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What You Should Know

Landscaping & Neighbors: Who is Responsible?

In follow up to our previous post about dealing with fencing disputes with your neighbors (https://www.fasigbrooks.com/blog/2018/april/when-bad-fences-make-bad-neighbors/), trees are also a major source of neighborly spats:

  • Trimming: If a tree on your neighbor’s property has branches that extend on to your property, you do have the right to trim the encroaching branches without seeking your neighbor’s permission. However, you may only trim the branches up to the property line. You may not enter your neighbor’s property to accomplish the trimming and you may not trim so much that it will destroy the tree. If you trim beyond the property line, you can be held liable for damage to your neighbor’s property.
  • Boundary trees: The location of a tree is determined by its trunk. If the trunk is wholly on your neighbor’s property, that is their tree and you are only permitted to trim the branches, as described above. If the trunk crosses the property line, the tree is a “boundary tree” and is jointly owned by everyone whose property the trunk touches. Destruction of a boundary tree can only be done with the unanimous consent of all owners.
  • Nuisance: If your neighbor’s tree or other landscaping is causing leaves, seeds, fruits, pollen, or any other natural consequence of such vegetation to enter your yard, your neighbor is not required to do anything to prevent that. It is your responsibility to pick up whatever natural little befalls your yard.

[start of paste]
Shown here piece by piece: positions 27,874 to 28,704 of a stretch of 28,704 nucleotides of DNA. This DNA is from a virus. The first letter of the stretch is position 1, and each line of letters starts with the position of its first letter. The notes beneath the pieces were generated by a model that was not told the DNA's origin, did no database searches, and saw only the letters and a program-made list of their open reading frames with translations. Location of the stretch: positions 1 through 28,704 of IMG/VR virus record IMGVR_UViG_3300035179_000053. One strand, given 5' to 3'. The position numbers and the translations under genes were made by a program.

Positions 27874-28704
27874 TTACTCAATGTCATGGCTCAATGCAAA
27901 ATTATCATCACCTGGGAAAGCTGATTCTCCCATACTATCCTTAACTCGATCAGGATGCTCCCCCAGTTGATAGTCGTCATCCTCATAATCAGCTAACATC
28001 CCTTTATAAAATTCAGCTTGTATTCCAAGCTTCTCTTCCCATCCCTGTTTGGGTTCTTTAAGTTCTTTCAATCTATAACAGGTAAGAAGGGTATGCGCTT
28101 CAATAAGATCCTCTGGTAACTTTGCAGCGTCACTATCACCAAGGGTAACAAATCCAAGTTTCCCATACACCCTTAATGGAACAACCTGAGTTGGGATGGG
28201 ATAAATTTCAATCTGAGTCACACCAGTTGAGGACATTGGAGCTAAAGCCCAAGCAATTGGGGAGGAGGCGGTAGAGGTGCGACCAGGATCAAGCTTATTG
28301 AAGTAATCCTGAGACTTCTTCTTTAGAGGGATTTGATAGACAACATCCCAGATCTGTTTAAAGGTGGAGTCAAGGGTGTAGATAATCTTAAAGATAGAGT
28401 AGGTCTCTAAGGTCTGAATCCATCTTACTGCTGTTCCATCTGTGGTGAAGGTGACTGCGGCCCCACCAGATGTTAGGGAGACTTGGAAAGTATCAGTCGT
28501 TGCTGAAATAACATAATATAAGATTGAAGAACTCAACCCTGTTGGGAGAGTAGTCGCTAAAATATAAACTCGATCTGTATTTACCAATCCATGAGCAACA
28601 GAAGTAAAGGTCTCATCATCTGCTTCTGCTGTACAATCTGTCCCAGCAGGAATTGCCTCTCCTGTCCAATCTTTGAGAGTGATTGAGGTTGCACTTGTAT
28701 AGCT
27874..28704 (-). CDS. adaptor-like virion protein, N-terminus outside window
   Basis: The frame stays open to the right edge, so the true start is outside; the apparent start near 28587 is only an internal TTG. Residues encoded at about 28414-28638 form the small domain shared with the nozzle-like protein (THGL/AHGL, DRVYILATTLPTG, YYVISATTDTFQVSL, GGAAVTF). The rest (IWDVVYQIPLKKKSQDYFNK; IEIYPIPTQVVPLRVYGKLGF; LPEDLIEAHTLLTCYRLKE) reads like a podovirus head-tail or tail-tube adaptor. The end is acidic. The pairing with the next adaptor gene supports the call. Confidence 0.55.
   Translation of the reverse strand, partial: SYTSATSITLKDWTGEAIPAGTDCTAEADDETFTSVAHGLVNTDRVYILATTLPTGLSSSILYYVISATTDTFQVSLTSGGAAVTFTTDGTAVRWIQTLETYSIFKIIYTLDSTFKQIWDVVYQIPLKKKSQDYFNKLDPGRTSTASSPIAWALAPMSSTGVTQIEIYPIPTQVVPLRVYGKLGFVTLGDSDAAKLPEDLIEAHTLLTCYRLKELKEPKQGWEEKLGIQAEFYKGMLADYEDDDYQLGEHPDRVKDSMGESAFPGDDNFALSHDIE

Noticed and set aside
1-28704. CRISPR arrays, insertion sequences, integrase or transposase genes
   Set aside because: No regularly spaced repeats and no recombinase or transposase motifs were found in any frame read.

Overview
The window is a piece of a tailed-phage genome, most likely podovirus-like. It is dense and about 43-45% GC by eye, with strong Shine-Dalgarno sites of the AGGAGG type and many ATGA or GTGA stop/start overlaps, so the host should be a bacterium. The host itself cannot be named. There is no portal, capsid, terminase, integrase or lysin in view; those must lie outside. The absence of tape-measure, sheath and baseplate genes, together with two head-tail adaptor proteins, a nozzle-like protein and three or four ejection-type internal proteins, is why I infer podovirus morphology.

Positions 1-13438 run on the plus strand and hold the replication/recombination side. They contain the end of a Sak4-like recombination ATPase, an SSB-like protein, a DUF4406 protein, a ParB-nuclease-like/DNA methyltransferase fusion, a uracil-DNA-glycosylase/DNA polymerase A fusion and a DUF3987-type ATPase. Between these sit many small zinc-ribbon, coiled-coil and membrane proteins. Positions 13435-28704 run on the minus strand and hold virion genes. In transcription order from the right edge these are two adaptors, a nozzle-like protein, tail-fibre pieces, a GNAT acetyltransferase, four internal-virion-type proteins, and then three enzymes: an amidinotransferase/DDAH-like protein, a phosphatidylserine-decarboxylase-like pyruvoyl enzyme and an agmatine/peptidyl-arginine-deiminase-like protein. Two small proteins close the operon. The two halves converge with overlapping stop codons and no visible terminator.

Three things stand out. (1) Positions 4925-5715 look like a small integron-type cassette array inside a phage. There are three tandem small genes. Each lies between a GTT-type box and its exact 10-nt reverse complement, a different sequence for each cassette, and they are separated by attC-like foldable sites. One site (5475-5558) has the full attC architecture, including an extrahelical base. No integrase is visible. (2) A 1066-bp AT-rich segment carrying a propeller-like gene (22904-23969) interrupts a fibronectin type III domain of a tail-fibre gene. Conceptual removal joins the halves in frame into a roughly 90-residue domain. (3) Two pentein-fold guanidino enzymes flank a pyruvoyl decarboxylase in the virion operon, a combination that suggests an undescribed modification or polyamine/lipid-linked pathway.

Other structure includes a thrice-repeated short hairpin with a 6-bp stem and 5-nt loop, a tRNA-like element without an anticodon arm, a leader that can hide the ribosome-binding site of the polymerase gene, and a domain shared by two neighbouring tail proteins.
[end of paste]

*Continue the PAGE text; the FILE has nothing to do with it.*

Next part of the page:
• Property Damage: If your home or other property has been damaged by fallen trees/limbs that belong to a neighbor, the neighbor may or not be responsible. If your neighbor has taken reasonable care to maintain the tree, and the tree appeared healthy and not an apparent threat to surrounding property before the incident that caused the damage, the neighbor would not be responsible for any damage to your property. However, if the tree was sickly, and full of dead or damaged limbs, it is your neighbor’s responsibility to ensure the safety of the tree—to remove the dangerous branches or the whole tree if necessary. That is part of their duty as a property owner. You are not required to put your neighbor on notice of your concerns about the tree and you are not required to share in the costs of removal or maintenance of the tree.

Of course, the best advice is to always be reasonable with your neighbors, if you can. You have to live with these people, after all! Still, it is important to know your legal rights and responsibilities. And keep in mind that even though the law regarding landscaping is as stated above and you do not have to make any accommodations outside those bound, if you enter into any agreement with your neighbors regarding splitting costs or responsibilities for landscape maintenance, you can be held to those agreements. The law is only the framework that is in place absent other agreements.